Government IT Departments Must Go Private, Not Public, Cloud

8/28

Government IT Departments Must Go Private, Not Public, Cloud

I feel for the federal agency IT departments. They are faced with a mandate to go cloud-first, but moving IT to a public cloud (SaaS) is mostly a business decision, not an IT decision. Let’s be honest, a public cloud offering is not really a technical change from what large agencies’ IT department can do themselves. So it’s really about shifting risk to an external entity and converting IT costs to operating budget (OPEX) instead of capital budget (CAPEX).

Full speed ahead for FedRAMP or should we expect a bumpy ride?

8/14

Full speed ahead for FedRAMP or should we expect a bumpy ride?

The clock is ticking. In just two years, the Federal Risk and Authorization Management Program (FedRAMP) is scheduled to be fully operational.

Data center consolidation, WAN optimization go hand-in-hand

7/10

Data center consolidation, WAN optimization go hand-in-hand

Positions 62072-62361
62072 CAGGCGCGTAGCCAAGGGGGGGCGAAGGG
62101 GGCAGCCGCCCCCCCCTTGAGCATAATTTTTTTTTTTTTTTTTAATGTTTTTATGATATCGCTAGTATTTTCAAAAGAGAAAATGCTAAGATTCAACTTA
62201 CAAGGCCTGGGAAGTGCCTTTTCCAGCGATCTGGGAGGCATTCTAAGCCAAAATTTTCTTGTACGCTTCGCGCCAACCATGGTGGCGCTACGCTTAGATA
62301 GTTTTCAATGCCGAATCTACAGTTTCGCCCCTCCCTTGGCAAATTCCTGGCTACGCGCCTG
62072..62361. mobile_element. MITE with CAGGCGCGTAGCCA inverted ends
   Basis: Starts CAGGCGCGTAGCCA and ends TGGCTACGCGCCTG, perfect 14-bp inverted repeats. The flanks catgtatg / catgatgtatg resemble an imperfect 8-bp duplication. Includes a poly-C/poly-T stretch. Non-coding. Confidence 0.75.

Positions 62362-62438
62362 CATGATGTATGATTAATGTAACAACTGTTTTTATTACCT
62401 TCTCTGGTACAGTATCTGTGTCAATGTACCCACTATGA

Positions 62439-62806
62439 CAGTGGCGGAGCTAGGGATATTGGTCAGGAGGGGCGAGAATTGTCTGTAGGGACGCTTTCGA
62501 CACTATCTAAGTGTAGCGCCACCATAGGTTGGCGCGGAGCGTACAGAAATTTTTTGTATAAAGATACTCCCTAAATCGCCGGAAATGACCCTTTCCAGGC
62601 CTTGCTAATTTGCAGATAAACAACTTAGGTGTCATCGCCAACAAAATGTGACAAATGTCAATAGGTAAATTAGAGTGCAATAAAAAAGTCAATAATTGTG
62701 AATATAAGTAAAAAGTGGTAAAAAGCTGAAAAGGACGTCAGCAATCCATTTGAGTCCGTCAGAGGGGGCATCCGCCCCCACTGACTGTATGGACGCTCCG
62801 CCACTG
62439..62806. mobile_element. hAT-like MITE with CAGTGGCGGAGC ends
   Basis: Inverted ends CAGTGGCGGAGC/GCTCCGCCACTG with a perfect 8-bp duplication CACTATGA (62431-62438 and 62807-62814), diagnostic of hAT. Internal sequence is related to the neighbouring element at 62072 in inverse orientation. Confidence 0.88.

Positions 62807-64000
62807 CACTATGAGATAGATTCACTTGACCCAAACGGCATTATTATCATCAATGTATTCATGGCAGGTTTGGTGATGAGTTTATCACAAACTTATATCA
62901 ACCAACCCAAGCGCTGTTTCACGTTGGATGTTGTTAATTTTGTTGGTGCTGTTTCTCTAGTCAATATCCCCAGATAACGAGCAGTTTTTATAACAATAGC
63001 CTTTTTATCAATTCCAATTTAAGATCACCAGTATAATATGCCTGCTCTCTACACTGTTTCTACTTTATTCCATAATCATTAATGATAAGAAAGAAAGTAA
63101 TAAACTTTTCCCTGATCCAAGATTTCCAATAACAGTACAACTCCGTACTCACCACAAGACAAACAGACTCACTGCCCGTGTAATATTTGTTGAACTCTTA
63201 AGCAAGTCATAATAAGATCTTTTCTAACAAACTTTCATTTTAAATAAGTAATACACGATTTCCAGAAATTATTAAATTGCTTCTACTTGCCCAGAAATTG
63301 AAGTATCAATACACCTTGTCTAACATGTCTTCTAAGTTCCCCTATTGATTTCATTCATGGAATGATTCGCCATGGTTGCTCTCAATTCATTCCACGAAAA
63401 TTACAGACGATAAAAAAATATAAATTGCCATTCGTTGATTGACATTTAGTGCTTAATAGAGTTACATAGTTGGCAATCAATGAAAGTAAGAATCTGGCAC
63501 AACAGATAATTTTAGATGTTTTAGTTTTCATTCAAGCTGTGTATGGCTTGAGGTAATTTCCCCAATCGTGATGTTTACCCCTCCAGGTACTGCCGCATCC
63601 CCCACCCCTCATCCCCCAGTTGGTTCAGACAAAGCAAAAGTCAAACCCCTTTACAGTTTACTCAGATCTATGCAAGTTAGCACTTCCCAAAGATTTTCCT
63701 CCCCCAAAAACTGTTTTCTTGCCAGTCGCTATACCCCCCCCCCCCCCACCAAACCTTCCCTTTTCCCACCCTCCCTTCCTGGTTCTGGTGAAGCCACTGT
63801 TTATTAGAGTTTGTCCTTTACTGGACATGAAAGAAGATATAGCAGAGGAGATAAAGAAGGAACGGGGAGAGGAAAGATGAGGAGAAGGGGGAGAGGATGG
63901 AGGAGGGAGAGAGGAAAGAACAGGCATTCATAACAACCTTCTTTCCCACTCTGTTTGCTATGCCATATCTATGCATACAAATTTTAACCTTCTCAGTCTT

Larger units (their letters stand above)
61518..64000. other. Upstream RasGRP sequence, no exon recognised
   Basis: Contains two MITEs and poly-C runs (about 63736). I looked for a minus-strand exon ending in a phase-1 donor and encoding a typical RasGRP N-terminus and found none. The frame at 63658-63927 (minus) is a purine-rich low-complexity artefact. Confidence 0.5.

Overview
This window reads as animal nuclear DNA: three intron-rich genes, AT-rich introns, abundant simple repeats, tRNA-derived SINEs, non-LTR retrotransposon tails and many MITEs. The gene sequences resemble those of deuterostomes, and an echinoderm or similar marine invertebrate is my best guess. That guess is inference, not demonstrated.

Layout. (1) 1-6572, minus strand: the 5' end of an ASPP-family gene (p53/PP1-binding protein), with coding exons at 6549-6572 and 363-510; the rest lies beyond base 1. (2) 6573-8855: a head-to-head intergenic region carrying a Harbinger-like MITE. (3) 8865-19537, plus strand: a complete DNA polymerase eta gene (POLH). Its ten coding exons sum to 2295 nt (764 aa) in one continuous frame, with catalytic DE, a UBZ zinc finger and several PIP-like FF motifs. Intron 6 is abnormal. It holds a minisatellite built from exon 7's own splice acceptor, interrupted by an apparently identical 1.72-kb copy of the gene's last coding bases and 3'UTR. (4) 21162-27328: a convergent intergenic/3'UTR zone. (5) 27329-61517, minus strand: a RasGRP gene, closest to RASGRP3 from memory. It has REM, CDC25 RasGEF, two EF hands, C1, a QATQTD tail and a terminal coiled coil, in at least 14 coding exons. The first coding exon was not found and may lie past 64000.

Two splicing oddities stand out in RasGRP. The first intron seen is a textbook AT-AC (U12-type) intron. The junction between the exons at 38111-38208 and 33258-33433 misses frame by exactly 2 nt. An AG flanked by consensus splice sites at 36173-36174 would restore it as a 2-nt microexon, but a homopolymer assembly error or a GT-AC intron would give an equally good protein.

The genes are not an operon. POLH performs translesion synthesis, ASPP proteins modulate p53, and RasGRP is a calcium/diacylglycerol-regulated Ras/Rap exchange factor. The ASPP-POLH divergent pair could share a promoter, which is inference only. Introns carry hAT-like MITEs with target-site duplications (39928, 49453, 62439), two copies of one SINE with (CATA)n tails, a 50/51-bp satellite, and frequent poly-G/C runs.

Government information technology leaders face a real challenge in finding ways to boost network performance and security while also cutting costs.

Cloud mandate in hindsight: Sound policy or politics as usual?

6/26

Cloud mandate in hindsight: Sound policy or politics as usual?

To summarize a previous blog post, it’s clear public cloud computing is going to be absolutely revolutionary for small businesses and individuals, cutting costs and adding functionality for them rivaling the most developed and mature IT departments. That market segment is huge and will be profitable for cloud computing providers when you consider that some 95 to 97 percent of companies fall in this category. However, the allure of savings for large organizations that can already use economies of scale to deploy modern virtualized data centers (e.g., private clouds) is questionable at best.

Clients: Thick, thin and zero?

6/19

Clients: Thick, thin and zero?

In the world of virtualization, it seems every new concept in IT lately is an old concept reborn. The very idea of server virtualization that created this revolution in open systems IT has been used in mainframes for decades. Recently, the federal government has begun adopting a thin client approach to data processing, switching computing power from desktops to massive data centers. This trend brings back to mind mainframes and minicomputers of the 1970s and ’80s, in which most computing took place at centralized servers and workers’ machines were merely terminals processing basic input and output commands. What was old is new again.

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